Better than decent offroad ability is the number one need and want for this project. No, I don’t need or want a competition-like rock hoping, mud bashing mauler, but want the equivalent of, say my Troopy. Sure, I know I’ll get bogged more than some of the alternate offerings but, I’ll carry the required gear to get out on those odd occasions.

To be able to drive to the most remote, hard-to-reach corners of Australia, to be self-sufficient, offer reliability, liveability, comfort, decent fuel economy and ease of use all makes the converted HiAce a winner in my mind. While the HiAce offers plenty of modern safety features, it’s still a relatively simplistic vehicle in that it is literally a commercial van, which I like.

The ability to slide open the side door, walk in, boil the billy, reach for food, water, camping gear, clothing, or simply flop onto the permanent set-up bed without having to deploy the pop top roof lends pure comfort and practicability. Given I stand at six foot tall, I do need to pop the roof to stand up straight, but at least I can walk into a useable living and sleeping space without having to.

The HiAce ticks all those boxes; so, for us, the conversion to 4WD was the perfect mating of liveable van with great off-road ability. Given the 4WD conversion utilises mostly 200 Series LandCruiser parts, it remains as reliable as can be and ensures parts are available Australia and world-wide.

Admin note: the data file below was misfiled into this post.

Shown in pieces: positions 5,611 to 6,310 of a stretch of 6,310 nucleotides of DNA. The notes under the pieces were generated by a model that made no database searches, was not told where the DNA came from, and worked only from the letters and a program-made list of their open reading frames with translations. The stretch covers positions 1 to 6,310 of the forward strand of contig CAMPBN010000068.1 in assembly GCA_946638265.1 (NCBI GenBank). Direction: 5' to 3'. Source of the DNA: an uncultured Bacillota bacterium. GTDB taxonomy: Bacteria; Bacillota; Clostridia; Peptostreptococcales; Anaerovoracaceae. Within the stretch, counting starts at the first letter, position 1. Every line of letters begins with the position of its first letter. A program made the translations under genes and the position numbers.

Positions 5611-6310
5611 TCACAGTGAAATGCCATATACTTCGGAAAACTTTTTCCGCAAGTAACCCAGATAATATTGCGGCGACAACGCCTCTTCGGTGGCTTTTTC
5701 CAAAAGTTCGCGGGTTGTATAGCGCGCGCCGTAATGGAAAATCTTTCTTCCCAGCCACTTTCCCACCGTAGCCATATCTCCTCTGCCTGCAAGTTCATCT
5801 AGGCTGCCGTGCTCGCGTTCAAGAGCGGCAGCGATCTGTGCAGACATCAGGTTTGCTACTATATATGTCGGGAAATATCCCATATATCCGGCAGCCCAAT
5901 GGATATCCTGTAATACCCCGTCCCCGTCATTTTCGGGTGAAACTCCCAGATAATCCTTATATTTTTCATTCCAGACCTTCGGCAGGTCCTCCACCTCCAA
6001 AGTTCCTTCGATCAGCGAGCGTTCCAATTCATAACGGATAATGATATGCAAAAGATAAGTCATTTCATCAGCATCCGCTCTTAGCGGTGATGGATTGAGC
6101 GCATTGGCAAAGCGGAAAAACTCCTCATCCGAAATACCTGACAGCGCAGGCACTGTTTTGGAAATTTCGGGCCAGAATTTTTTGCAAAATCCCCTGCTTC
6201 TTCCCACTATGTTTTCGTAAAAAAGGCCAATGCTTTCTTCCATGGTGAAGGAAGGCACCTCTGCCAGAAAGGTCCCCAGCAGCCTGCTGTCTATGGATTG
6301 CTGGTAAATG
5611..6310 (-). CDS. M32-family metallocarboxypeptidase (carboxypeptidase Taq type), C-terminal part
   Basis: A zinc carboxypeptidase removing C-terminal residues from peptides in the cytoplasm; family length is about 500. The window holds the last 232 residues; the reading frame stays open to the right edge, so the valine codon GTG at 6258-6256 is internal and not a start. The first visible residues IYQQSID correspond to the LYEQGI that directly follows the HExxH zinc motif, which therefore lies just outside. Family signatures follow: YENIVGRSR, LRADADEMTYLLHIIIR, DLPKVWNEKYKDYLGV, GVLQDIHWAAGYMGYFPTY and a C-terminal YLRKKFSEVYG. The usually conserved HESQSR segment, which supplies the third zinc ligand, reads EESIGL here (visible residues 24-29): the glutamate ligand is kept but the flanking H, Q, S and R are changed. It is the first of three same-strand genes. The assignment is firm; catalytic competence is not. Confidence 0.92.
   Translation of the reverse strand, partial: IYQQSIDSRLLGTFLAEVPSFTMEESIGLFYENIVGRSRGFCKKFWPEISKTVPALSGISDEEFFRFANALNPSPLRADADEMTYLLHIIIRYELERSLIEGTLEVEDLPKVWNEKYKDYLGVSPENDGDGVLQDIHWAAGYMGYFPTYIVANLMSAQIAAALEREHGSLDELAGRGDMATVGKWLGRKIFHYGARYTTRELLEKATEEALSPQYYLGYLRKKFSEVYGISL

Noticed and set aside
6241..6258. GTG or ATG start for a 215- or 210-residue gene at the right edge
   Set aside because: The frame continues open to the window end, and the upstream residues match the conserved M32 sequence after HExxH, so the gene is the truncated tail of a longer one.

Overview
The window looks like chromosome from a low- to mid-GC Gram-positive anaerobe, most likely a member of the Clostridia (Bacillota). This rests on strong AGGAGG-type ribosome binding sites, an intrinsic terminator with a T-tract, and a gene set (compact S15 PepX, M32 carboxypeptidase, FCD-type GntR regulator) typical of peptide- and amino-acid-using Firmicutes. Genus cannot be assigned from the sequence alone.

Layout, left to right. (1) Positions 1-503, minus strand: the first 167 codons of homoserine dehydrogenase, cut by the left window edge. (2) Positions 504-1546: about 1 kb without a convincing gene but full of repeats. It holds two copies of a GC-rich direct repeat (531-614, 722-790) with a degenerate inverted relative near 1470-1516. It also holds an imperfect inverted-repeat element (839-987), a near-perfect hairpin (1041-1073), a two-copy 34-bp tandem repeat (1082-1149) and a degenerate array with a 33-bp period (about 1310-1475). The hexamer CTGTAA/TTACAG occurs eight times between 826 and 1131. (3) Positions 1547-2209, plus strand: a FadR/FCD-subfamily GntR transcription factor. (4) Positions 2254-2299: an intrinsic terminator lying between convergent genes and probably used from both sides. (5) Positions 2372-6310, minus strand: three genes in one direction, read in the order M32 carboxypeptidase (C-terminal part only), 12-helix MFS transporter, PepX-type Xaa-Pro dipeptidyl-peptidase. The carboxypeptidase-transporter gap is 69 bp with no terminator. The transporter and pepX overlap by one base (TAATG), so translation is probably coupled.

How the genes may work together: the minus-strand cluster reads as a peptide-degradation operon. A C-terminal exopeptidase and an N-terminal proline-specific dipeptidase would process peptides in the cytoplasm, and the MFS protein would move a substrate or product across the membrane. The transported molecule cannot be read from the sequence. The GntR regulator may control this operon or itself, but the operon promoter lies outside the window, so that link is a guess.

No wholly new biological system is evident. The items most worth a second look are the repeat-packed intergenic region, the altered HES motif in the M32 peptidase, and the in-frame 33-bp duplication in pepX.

There’s not a snowflakes chance in the Simpson Desert that I’ll allow substandard parts to get the slightest sniff of inclusion. With that in mind, we have teamed up with a select few companies who’ll help with quality gear in the Aussie HiLander.

RedArc has seen and appreciated the project early in the build and have helped with a complete electrical system, this yet to be released new system called Red Vision is the perfect battery management, we will have plenty more on this new system in an upcoming issue.

Eberspacher; yeah, I know it’s a hard one to wrap your tongue around, but as hard as it may be to pronounce, I assure you the Eberspacher is the Rolls Royce of diesel air and water heating. The one unit provides instant hot water for showering and washing up, plus the hot air system keeps the Aussie HiLander toasty warm inside.

We are also very pleased to have VMS come on board as our navigation partner with their top class VMS 3DX system.

Off Road Systems are no strangers to fitting out touring 4WD’s. Given we didn’t want a traditional luxury motorhome or campervan fit out, it only seemed logical that we employ them to wave their magic over the HiAce. Again, we’ll show off the custom ORS system in a later magazine.


Let’s make it clear; this project is not all about building the most capable offroad machine that can climb boulders, smash through the deepest mud and water holes or push through undergrowth regardless of terrain. Rather, it’s all about being a capable 4WD camping van, that can be lived in, utilises the best off-grid accessories all while being more capable than any off-the-shelf van available.

Hi Ace 2

Have we nailed it, failed or are you sitting on the fence until you see more of the project? Let us know, you won’t hurt our feelings. One thing is for sure, many of the products fitted to the Aussie HiLander can be used in almost any other 4WD, so there’s still plenty to learn and discover on the way.

Project Aussie HiLander; the next level of ultimate outback touring.